The Christmas Story According to Matthew: 2.19-23

19 After Herod died, an angel of the Lord appeared in a dream to Joseph in Egypt 20 and said, “Get up, take the child and his mother and go to the land of Israel, for those who were trying to take the child’s life are dead” (quote of Exodus 4.19; thus continuing the new Moses motif).  21 So he got up, took the child and his mother and went to the land of Israel. 22 But when he heard that Archelaus was reigning in Judea in place of his father Herod, he was afraid to go there. Having been warned in a dream, he withdrew to the district of Galilee, 23 and he went and lived in a town called Nazareth. So was fulfilled what was said through the prophets: “He will be called a Nazarene.”

Matthew’s telling of the Christmas story has had an apologetic bent.  He has explained how Jesus is the Son of David, the rightful and true King.  He has told how the Gentile nations have come to worship the Messiah and how he was born in Bethlehem according to Scripture.  Now he explains how a baby born in Bethlehem ends up in Nazareth.  First, it wasn’t safe due to the political circumstances—Archelaus was just as dangerous as Herod.  Second, Joseph was warned in a dream; thus, we again find that the family’s move is the result of God’s guidance and preservation of his son.

However no Old Testament passage speaks of a Messiah that would “be called a Nazarene.”  There are several different explanations for Matthew’s inclusion of this “promise,” but only one seems convincing to me.  Being called a Nazarene was not a favorable expression; after all, Nazareth was a small hick-town (see John 1.46).  And this is the reason that Matthew includes it here, because according to Scripture the Messiah was to come out of obscurity only to be exalted by God (France, Matthew, 94-95).  Old Testament texts repeatedly speak of a Messiah that would go unrecognized, un-respected, and ultimately rejected by his people, most notably Isaiah 53 (please read).

This is our God.

Merry Christmas.

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5 Responses to The Christmas Story According to Matthew: 2.19-23

  1. Mark says:

    It is amazing how Isaiah describes the life of and sacrifice of Jesus. Interesting is also that he mentions that it is through accepting Jesus and not ‘works’ that we will be saved – something that was not in total keeping with the practices of the day. How long before Jesus birth was Isaiah written?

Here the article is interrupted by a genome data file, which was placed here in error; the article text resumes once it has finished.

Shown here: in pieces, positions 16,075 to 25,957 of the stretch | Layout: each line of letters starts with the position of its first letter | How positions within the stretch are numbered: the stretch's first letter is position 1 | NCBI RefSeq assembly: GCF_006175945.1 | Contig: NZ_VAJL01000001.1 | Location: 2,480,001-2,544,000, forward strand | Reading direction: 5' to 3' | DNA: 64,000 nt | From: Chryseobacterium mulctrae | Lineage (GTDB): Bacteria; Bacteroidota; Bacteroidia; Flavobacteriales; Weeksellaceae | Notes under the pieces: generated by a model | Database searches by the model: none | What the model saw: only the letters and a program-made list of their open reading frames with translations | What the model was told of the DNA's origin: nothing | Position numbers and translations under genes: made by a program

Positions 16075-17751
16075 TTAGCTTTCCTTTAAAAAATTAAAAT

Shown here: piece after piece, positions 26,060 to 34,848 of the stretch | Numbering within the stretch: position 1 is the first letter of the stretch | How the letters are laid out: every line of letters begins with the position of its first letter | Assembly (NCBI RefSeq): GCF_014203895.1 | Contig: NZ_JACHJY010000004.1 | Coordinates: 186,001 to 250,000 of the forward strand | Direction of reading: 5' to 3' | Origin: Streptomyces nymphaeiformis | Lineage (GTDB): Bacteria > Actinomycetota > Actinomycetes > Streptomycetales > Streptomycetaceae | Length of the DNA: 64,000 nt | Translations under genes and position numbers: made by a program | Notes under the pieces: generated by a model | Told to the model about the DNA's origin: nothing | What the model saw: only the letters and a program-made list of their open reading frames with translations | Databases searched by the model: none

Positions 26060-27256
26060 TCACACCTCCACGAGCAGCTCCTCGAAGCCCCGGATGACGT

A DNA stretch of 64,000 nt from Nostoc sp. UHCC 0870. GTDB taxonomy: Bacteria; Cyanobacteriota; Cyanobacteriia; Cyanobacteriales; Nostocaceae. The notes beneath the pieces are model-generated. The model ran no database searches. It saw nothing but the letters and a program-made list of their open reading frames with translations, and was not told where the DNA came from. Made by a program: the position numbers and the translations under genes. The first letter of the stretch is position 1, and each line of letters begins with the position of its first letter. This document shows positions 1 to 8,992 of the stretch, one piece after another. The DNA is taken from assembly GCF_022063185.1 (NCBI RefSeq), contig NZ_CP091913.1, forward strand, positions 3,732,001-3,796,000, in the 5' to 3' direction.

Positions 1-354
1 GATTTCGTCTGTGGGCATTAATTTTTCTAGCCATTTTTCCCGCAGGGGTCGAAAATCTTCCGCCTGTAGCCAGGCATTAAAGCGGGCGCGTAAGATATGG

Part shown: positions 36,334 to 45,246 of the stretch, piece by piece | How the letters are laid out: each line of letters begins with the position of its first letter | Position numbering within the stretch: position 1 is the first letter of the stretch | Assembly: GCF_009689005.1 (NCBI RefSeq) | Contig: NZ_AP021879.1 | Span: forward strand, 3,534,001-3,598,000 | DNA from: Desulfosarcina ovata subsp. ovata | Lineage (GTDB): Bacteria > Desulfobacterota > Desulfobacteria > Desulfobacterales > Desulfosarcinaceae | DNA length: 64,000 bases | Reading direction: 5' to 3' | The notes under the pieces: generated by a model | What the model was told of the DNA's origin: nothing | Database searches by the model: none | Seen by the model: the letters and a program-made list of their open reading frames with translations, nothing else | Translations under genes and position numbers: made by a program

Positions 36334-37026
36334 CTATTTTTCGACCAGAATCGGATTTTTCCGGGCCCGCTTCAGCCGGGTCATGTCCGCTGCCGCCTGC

• Nic says:

      Yes, it is amazing–”he was pierced for our transgressions, he was crushed for our iniquities;
      the punishment that brought us peace was upon him,
      and by his wounds we are healed.”

      I’ll have to look up the date of Isaiah.

      Curious where you find Isaiah saying that “it is through accepting Jesus and not ‘works’ that we will be saved”..? And be careful–it’s probably an unfair, or at least over-simplistic, critique of Judaism to say they believed that they were saved by works.

  2. Mark says:

    I guess I can easily over simplify things. But Isaiah 53:5 and 53:11-12 it is implied (to myself) especially in verse 11 that says, “my righteous sevant will justify many, and he will bear their inequities…and made the intercession for the transgressors.” All this means that believers will become righteous by the Messiah’s work on the cross. They are righteous because the have clamed Christ as Savior and Lord. In verse 5,which you quoted, it ends with “and by his wounds we are healed.” Since the early Jewish people used animals for sacrifice (thus their works – [along with other rituals that had to be performed]) the Messiah will become the sacrificial lamb and it is therefore through declaration of faith in the Messiah that we will be saved. I guess it could be confusing about the types of works but is there a difference between doing a sacrifice and helping someone out if the purpose is to gain favor with God instead of doing something from the heart? Do these verses not directly relate to Romans 10:9? In 2 Corinthians 5:21 God, through Jesus on the cross has offered to trade our sins, which are worthless, for righteougness which is invaluable. Thus the passage of Isaiah speaks directly to this also.